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This topic contains 5 replies, has 3 voices, and was last updated by  TheVoidTLMB 2 months, 1 week ago.

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    Sorry I haven’t been giving feedback myself. Been away/a bit busy/lazy. Also, I meant to post this one a few weeks ago, so better late than never. The solution can be found via https://tlmb.net/blog/may-2019-cryptic-solution/ .
    Hope you enjoy,



    Good overall, I have ticks against 10,12,16,20,21 and 27.
    I thought the two definitions in 18 were insufficiently distinct.
    I had to research Ms. Up , and the director in 7 is known to me but those two were parsed after the fact. One woman’s GK…
    Is there more to 11 and the definition in 19 than meets the eye?
    Wouldn’t have got 8 without the crossers, but interesting.
    Oh, and I can’t see the band, but if it is the same genre as Ms Up I am unlikely to.
    Thanks Void

    • This reply was modified 2 months, 3 weeks ago by  Gonzo.


    Hi Gonzo,
    Thanks for solving, and feedback. Glad you liked it overall.
    10 was one of my faves, so pleased you liked that one. Which 16 did you like: across or down? D is funnier, A could be tough, so I hoped a triple CD was fair.
    I had the defs in 18 as being i. what a losing combatant might do, and ii. what a farmer might be either pleased or disappointed about. Verb for one, noun for the other. I can see that you might read the first in a similar way to the second though so, yeah, I suppose I missed that.
    GKs… Perhaps the fairness hinges on whether you parsed them after the fact “…of having solved them”, or “…of checking the answers”. (I’m assuming the former.) I know the rule that “if the answer requires GK, the wordplay shouldn’t be too tough”, but just now I’m wondering what the rule might be about GK within the wordplay, as in these two. If the rule of thumb is “don’t”, then I’m probably always likely to break it. But, sparingly, I hope, at least on a per-puzzle basis.
    11 is a CD, although, depending on what direction your brain leaps, you might say “not very C”. (Looking on wiki, apparently there are differences of opinion on the matter…)
    19’s def… A matter of opinion? Or a matter of how well-informed you are… No doubt an editor on a proper paper would not have let me get away with this one. 🙂
    I was writing 8 at the same time as a certain document was being published. I actually would have preferred a solid block without the gaps, but couldn’t find a character set which would cut-and-paste into Crossfire nicely. I’ll take “interesting” as a comment!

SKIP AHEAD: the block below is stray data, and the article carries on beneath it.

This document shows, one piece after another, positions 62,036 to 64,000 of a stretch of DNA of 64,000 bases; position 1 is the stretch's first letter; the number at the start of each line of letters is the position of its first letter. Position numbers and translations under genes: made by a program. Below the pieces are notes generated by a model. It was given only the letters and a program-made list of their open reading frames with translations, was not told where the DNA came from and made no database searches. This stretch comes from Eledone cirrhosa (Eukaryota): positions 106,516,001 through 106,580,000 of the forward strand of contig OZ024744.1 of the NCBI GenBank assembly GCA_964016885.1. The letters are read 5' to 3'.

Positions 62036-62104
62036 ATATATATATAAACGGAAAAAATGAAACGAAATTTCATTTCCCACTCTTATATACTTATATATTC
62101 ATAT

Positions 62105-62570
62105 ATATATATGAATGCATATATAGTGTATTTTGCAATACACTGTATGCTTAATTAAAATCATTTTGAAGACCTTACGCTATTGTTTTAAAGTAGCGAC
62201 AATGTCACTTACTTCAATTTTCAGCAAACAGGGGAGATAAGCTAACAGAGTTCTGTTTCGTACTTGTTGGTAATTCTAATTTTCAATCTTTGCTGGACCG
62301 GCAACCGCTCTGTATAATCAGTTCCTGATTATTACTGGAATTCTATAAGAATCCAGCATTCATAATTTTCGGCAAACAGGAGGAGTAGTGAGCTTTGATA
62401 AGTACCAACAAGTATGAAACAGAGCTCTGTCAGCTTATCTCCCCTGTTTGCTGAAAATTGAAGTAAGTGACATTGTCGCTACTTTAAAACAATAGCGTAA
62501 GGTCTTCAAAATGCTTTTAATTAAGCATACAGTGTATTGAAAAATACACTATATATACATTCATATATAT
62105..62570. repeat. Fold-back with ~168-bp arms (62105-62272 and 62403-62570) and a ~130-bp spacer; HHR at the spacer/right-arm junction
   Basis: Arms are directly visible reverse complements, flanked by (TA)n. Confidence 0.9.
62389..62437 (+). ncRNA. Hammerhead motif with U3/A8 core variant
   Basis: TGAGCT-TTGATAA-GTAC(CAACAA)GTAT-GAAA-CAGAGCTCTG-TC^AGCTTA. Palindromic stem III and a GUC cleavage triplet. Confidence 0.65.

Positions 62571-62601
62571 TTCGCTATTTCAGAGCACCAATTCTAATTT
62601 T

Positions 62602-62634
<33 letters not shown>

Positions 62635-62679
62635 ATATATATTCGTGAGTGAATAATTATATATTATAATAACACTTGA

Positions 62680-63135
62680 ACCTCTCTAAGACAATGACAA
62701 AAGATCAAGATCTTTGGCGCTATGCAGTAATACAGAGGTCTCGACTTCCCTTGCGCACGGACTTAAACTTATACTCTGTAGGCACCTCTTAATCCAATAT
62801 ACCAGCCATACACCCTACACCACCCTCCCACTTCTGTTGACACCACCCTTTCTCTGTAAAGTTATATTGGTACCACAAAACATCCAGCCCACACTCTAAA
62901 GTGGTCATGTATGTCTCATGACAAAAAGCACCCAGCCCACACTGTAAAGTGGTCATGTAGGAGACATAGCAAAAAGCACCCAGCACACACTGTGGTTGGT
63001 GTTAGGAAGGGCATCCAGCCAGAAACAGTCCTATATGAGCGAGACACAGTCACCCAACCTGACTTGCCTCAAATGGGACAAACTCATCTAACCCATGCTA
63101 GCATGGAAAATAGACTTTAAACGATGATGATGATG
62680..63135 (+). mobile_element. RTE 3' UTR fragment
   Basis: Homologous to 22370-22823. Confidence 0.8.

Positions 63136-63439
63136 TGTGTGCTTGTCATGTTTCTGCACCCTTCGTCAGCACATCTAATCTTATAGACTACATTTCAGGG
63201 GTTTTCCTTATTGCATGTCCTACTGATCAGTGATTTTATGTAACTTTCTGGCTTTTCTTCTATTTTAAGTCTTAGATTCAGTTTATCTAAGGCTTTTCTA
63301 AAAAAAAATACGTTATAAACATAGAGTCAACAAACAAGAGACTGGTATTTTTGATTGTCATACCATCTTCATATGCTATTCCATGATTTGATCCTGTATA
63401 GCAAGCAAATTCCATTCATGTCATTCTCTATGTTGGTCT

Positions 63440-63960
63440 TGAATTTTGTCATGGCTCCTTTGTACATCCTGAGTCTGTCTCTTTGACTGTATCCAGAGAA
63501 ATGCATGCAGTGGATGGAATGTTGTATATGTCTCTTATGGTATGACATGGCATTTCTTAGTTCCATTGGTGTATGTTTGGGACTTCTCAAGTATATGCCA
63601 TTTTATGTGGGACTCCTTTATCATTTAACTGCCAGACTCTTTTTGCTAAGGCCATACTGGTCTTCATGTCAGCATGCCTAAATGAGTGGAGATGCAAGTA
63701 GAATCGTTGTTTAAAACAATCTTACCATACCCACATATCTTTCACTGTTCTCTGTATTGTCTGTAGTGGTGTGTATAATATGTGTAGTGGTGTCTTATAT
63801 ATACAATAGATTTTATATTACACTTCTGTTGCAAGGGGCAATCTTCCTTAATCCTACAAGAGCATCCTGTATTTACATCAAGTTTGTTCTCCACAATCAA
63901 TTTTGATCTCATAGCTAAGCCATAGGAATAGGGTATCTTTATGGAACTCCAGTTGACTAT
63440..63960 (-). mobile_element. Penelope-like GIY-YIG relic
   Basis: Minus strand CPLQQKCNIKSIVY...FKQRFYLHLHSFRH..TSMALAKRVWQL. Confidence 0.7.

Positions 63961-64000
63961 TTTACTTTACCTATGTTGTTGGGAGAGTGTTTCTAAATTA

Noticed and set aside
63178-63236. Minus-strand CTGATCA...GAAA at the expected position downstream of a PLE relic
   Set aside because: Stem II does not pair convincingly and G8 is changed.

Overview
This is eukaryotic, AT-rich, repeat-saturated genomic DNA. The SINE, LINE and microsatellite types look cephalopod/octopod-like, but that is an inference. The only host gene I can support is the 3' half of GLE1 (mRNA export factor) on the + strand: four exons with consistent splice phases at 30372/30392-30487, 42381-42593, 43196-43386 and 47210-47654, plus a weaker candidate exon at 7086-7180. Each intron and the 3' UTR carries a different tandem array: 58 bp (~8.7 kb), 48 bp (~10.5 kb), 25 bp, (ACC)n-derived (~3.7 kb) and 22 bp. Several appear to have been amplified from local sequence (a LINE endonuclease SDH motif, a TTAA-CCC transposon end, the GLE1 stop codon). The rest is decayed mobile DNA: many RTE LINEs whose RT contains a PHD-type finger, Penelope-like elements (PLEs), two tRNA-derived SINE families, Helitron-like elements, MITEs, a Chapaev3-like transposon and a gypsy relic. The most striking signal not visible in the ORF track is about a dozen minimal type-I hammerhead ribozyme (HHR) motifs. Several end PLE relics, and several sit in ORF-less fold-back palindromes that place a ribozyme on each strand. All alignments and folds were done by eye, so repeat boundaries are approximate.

The band are current, but tragically not as well-known as their talents deserve. They’re revealed by two consecutive clues, but if you don’t want a spoiler, then don’t mouseover this. (Not the same genre, maybe “cinematic rock stories” works. Try #s 1, 11, 8 in that link, in increasing order of raaawkiness, if you fancy a dabble.)

    • This reply was modified 2 months, 3 weeks ago by  TheVoidTLMB.


    On 18 I guess what I mean is that the two verb meanings started out identical (to cede, let go of, offer up (a defended position, crops)) and one became capable of a metaphorical interpretation. But you could say that about a lot of double definitions.
    I still don’t understand 19, but it’s ignorance I can live with. Will your clue be understood in 20 years time in the way ones referencing Trump will?



    Sorry for the delay in commenting on this one as well. Interesting that there was an (undetected by me, I’m afraid) musical aspect to this one as with Gonzo’s. I liked 8 across and had pondered a similar idea myself, once, so I got that one straight away. ‘Cave-owner’ made me laugh. I didn’t think the 18 across DD was sufficiently cryptic, but as Gonzo said there are lots of DD you could say that about. Other ticks for 2, 23d, and 28 across. I liked the spoonerism as well.

    Gonzo, I think 19 REX inside BIT, as in the phrase “bit on the side”.. although I’m not sure the term’s specifically means a “young woman”, with “Venal plot” as the definition. Is that right, Void? I did wonder whether “Venal plot” was a famous description of the solution by someone opposed to it, but I couldn’t find anything. I suppose some editors would be spooked by a clue that seemed to be editorialising (not that that especially matters here), so maybe using a quoted description by someone else as the solution would let you have your cake and eat it?




    Thanks Chameleon. Your analysis of 19 is spot on. I thought that young woman wasn’t enough (and, indeed, the last time I remember hearing it being used was by a girl of her bf), which is why I added the bracketed term. (“IMO”…) the venality has been clearly revealed by good journalism, but sadly not widely disseminated enough. I certainly hope the clue will hold up in 20 years. Hope might be all I’ve got though.

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